Around 4 or 5 pm, these hikers decide to pack it up (at least partially – I fished several beer cans out of the creek when I visited) and head back to their cars. What they face is a steep, slippery, uphill climb during the hottest part of the day following hours of dehydrating alcohol consumption and sun exposure. It should come as no surprise then, that nearly every week during the summer at least one person gets rescued from the gorge due to heat related injuries like heat exhaustion, dehydration, or heat stroke. Other hikers get injured due to the dangerous trail conditions. Still other hikers make wrong turns and end up going down Boulder Creek Gorge only to get lost in the vegetation.

Three Sisters Falls (3)

Cuyamaca Peak following a March storm

These outcomes are completely avoidable if you come prepared for this hike. We HIGHLY RECOMMEND (note the all-caps, bold, italicized text for emphasis) that you heed the following advice when considering your visit to Three Sisters Falls:

  1. Avoid visiting during the summer. Temperatures here are often excessive and cruel, and Boulder Creek often runs dry during the summer anyway. Do you really want to climb down a dangerous trail during a hot day only to find stagnant, algae covered pools with no waterfalls?
  2. Get an early start. The earlier the better. First off, you’ll beat the crowds. Second, you’ll avoid climbing out again at the hottest part of the day. This also means you can avoid having a helicopter ride to the nearest ER to get intravenous fluids and unspoken judgment from the paramedics.
  3. DO NOT BRING YOUR DOG. Yes, you will probably see dogs on the trail, but that doesn’t mean these dog owners have made a wise decision. Dogs overheat much faster than humans. And, while dogs are usually adept at handling all kinds of terrain, the slippery descent and climb into and out of the gorge may prove to be too much for them.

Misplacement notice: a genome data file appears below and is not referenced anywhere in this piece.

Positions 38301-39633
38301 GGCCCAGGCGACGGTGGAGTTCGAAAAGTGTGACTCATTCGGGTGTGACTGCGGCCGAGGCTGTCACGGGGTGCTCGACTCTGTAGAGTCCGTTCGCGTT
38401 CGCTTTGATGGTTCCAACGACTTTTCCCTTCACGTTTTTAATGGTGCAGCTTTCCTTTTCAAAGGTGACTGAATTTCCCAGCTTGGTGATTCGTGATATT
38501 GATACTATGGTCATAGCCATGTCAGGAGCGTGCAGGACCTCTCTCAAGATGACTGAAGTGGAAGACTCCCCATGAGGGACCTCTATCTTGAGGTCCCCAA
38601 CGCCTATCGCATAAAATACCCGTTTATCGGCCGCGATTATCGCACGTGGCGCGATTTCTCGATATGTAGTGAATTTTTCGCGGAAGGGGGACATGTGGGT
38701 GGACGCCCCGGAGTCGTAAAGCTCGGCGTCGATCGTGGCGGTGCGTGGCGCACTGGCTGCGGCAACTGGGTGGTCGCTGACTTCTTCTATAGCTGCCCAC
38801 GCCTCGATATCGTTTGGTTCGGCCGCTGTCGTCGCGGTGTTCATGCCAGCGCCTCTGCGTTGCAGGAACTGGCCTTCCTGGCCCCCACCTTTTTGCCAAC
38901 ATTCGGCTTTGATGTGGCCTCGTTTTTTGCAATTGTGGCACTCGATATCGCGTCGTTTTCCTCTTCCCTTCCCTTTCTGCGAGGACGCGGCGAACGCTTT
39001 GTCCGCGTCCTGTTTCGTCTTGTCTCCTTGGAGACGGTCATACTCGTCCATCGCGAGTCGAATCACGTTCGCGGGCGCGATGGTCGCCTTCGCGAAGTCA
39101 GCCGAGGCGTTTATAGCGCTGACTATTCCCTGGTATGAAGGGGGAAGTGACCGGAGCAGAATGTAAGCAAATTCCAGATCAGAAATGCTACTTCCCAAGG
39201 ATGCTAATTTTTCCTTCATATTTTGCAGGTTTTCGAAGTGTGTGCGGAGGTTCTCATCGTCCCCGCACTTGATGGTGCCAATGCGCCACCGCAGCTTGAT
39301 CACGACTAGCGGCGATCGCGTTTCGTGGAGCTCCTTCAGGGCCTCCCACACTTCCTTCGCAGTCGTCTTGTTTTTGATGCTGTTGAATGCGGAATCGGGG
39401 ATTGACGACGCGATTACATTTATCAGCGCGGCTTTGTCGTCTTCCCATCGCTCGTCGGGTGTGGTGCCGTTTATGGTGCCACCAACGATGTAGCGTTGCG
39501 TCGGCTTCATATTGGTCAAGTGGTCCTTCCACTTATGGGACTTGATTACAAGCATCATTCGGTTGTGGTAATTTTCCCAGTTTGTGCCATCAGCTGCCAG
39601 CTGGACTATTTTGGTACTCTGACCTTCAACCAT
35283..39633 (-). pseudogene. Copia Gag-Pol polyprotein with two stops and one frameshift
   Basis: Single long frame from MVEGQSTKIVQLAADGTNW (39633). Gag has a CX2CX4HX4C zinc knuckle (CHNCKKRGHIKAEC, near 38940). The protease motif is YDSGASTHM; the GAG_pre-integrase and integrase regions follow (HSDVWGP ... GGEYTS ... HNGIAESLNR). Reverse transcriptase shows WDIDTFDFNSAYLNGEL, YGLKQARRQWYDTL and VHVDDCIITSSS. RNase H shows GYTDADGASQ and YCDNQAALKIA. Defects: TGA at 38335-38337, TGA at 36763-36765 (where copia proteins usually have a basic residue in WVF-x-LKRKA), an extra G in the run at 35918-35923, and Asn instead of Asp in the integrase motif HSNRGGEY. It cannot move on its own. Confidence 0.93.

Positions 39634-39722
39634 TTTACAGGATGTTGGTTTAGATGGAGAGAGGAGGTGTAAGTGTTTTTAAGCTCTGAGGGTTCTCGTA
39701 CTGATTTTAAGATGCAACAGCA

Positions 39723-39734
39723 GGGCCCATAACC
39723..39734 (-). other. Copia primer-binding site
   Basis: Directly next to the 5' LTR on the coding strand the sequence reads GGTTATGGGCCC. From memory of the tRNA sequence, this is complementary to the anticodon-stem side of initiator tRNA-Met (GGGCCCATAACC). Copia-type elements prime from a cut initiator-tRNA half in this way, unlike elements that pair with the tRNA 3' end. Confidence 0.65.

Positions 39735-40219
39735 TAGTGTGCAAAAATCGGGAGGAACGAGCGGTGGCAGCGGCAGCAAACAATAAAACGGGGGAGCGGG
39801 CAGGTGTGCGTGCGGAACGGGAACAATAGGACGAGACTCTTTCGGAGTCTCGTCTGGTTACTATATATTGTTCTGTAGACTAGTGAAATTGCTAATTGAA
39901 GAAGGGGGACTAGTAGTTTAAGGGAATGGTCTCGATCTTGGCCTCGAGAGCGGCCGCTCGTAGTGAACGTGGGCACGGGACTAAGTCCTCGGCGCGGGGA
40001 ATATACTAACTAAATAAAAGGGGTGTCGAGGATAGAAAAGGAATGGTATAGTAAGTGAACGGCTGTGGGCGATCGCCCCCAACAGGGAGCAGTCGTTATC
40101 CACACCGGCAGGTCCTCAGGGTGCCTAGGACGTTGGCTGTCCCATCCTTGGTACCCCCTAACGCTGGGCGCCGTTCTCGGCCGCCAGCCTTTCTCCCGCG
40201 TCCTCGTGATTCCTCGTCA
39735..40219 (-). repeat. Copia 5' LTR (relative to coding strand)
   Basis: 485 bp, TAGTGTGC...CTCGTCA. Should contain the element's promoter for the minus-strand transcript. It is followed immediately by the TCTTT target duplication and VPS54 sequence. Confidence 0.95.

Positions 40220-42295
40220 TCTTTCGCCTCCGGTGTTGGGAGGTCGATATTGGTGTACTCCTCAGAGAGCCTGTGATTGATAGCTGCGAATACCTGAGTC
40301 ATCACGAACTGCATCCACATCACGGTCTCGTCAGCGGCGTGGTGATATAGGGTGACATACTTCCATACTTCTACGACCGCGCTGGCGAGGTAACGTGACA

4. Bring a lot of water, electrolyte supplements, and salty snacks. Also, drink them and eat them. Frequently. This will help you stave off dehydration.
  5. Find another place to party. Do not bring beer. It will dehydrate you. Do not get high. That will dehydrate you too. Substances will impair your balance, putting you at risk for one of gravity’s practical jokes.
  6. Bring sturdy shoes with a strong grip. The trail gets more treacherous every day, and your footwear could be the difference between a slow, gentle descent and a rapid, rugged descent. No flip flops please.
  7. DO NOT BRING YOUR KIDS. For the same reasons why your dog will struggle, your children will also struggle. Do you really want to destroy hiking for your children by dragging them down a dangerous trail in the heat?

    Three Sisters Falls (8)

    Chaparral whitethorn (ceanothus)

So, yes. I just spent 850 words trying to scare you into being careful on this hike. I could easily spend another 850 words doing so. Please spare us both the tedium of extended warnings and take my word for it: BE CAREFUL. This is one of the more dangerous routes in San Diego County. If you are not prepared, you can be badly injured … and if you make all the wrong choices, you could become irreversibly, incontravertably, and irrevocably dead.